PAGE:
By Paul W. Walaskay
It has frequently been instructed that Luke's volumes have been written as an apology for Christianity, to illustrate to the Roman specialists that the recent religion used to be no longer a perilous and subversive innovation, a risk to the Pax Romana and to Roman rule. This publication studies the advance of the 'traditional perspective', then increases a few questions, e.g. if Luke used to be writing an apologia professional ecclesia, why does he contain a lot fabric politically destructive to the Christian reason? Is it attainable that the technique has been made up of the inaccurate perspective, that Luke used to be writing an apologia no longer professional ecclesia yet seasoned imperio, to guarantee his fellow Christians that Church and Empire don't need to worry or suspect one another? This end is then supported by way of an research of the textual content of Luke-Acts, rather the rigors of Jesus and Paul. This difficult quantity may be of curiosity to scholars and students of the recent testomony and to ecclesiastical and Roman historians.
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Additional resources for "And So We Came to Rome": The Political Perspective of St Luke
After Jesus' sermon at Capernaum the congregation was 'astonished at his teaching, for his word was with authority* (Luke 4:32). And in the same synagogue, after exorcizing a demon, the people again responded, 'What is this word! For with authority and power he commands unclean spirits, and they come out' (Luke 4:36). 90 Matthew's terse version of the episode of the centurion's servant appears closer to the Q tradition than does Luke 7:1—10. The centurion had visited Jesus and asked him to heal his sick servant.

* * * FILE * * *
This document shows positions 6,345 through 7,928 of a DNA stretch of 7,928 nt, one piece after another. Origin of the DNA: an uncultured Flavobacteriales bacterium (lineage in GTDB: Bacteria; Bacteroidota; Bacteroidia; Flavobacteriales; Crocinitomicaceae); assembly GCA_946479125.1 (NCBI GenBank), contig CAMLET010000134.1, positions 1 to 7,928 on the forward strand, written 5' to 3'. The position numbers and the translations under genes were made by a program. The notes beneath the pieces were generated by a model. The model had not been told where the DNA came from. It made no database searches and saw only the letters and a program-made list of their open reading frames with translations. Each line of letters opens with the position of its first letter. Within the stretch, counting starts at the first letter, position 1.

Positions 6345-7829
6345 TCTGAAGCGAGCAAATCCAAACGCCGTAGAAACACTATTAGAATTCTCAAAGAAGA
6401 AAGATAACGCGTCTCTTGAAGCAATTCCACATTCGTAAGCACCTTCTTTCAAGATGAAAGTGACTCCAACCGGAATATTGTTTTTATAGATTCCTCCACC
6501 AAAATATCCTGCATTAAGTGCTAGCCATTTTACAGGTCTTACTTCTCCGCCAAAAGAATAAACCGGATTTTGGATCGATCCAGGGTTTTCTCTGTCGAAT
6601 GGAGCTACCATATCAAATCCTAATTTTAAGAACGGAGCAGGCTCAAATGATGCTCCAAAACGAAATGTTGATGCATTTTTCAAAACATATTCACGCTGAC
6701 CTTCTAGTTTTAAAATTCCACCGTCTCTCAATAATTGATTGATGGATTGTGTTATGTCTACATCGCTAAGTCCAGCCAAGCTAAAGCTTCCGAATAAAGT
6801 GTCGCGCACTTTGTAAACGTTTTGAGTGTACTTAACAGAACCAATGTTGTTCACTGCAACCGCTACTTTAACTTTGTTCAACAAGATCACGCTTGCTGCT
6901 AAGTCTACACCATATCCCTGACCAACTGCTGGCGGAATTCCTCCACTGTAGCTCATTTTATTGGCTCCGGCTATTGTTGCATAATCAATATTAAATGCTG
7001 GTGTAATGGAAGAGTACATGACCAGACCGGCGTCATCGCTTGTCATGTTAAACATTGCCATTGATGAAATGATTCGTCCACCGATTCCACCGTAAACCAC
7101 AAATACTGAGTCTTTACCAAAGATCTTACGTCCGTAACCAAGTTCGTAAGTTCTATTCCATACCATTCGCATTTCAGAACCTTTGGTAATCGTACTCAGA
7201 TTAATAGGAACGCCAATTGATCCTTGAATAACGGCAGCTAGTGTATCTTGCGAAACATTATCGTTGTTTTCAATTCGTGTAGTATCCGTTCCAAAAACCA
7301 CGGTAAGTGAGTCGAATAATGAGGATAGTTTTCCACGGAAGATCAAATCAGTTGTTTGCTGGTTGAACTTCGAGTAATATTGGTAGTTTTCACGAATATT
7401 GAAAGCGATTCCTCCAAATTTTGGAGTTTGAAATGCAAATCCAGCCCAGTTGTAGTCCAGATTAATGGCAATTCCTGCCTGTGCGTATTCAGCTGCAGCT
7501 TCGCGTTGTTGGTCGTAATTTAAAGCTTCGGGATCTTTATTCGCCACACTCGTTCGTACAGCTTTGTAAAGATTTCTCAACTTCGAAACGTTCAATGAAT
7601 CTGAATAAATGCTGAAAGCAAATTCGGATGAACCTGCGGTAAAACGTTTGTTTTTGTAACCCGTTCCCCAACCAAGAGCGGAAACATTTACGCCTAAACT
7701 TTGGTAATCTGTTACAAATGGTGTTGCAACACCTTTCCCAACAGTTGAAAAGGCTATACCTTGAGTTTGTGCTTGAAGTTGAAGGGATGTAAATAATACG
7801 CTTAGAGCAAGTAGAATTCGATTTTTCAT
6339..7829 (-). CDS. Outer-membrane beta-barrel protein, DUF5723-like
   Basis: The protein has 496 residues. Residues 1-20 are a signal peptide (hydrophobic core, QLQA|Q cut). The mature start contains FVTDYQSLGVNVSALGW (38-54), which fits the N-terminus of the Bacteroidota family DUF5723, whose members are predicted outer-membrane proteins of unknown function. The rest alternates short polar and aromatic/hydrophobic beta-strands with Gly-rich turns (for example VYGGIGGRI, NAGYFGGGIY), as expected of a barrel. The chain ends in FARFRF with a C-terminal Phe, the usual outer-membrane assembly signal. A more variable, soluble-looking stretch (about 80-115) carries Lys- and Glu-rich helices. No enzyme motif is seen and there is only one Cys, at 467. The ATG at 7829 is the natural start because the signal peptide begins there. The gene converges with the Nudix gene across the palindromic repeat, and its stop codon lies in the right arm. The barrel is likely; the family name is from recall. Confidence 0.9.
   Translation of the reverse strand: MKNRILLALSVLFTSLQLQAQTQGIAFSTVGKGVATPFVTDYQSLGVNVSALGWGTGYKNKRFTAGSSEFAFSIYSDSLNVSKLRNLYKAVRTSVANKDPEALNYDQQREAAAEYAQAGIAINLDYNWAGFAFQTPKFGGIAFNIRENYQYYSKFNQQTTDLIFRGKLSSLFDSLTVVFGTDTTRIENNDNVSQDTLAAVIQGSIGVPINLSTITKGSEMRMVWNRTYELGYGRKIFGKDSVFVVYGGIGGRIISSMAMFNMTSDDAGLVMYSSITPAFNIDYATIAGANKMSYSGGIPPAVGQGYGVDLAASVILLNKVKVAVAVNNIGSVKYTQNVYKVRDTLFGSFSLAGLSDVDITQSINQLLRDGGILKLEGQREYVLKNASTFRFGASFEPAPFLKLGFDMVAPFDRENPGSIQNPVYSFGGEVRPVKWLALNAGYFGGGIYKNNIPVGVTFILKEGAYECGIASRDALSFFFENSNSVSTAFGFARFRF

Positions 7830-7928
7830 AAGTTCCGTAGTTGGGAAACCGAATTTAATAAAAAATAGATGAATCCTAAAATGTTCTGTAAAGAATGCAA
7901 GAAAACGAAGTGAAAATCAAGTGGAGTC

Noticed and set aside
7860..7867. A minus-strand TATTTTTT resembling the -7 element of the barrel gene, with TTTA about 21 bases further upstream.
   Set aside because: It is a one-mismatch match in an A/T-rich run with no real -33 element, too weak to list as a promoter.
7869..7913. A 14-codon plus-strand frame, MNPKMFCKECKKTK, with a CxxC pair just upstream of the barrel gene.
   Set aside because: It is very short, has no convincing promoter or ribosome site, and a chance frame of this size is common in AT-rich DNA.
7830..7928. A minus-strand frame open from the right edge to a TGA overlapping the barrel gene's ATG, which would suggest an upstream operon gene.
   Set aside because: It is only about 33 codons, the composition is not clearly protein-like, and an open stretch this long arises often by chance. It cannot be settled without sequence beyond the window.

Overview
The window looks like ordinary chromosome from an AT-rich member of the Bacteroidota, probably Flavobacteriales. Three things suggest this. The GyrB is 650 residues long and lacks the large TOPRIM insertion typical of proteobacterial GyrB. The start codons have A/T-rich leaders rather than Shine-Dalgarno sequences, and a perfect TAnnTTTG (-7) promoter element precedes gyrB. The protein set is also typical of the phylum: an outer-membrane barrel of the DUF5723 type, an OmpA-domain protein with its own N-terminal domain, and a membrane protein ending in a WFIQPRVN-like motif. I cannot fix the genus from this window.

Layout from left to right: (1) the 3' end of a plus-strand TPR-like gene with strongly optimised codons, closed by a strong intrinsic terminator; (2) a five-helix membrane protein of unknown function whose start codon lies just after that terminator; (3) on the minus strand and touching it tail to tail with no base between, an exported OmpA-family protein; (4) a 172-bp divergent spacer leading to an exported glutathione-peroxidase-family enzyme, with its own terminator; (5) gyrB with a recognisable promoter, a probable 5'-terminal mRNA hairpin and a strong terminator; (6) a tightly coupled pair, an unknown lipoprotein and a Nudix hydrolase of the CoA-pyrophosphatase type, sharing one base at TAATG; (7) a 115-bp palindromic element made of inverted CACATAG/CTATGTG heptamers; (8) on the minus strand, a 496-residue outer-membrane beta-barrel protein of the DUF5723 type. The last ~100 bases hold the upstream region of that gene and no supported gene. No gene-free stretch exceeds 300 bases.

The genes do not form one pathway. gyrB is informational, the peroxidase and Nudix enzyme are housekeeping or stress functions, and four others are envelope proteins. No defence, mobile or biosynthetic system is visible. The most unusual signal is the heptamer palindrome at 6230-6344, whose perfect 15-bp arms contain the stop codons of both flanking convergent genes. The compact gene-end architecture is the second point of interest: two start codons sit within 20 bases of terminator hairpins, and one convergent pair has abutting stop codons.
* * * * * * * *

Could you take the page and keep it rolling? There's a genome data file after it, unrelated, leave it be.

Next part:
Pay taxes to whom taxes are due thus avoiding any suspicions about Christian loyalty. Raymond Brown has recently written that Luke unintentionally made the historical error;'... ' 50 Luke knew of two troubled endings to Herodian reigns. At the death of Herod the Great (4 BC) the Jews protested the giving of Judea to Archelaus, and when Archelaus was forced to abdicate in AD 6, some Jews protested the census ordered by Quirinius. Luke simply was confused about these two troubling transition periods.
That Tiberius left him in office for an extraordinarily long term of ten years attests that he probably represented Roman justice well. Josephus, of course, gives his own biased account of Pilate's dealings with the Jews, yet even the Jewish historian has some difficulty in carrying through a totally bleak picture of the prefect. Pilate does remove the standards from Jerusalem after the Jews bring suit; later, when his soldiers attack to disperse a complaining mob, they do so with far greater vigor than Pilate had commanded — the Jews were not to be killed, only dispersed.
"And So We Came to Rome": The Political Perspective of St Luke by Paul W. Walaskay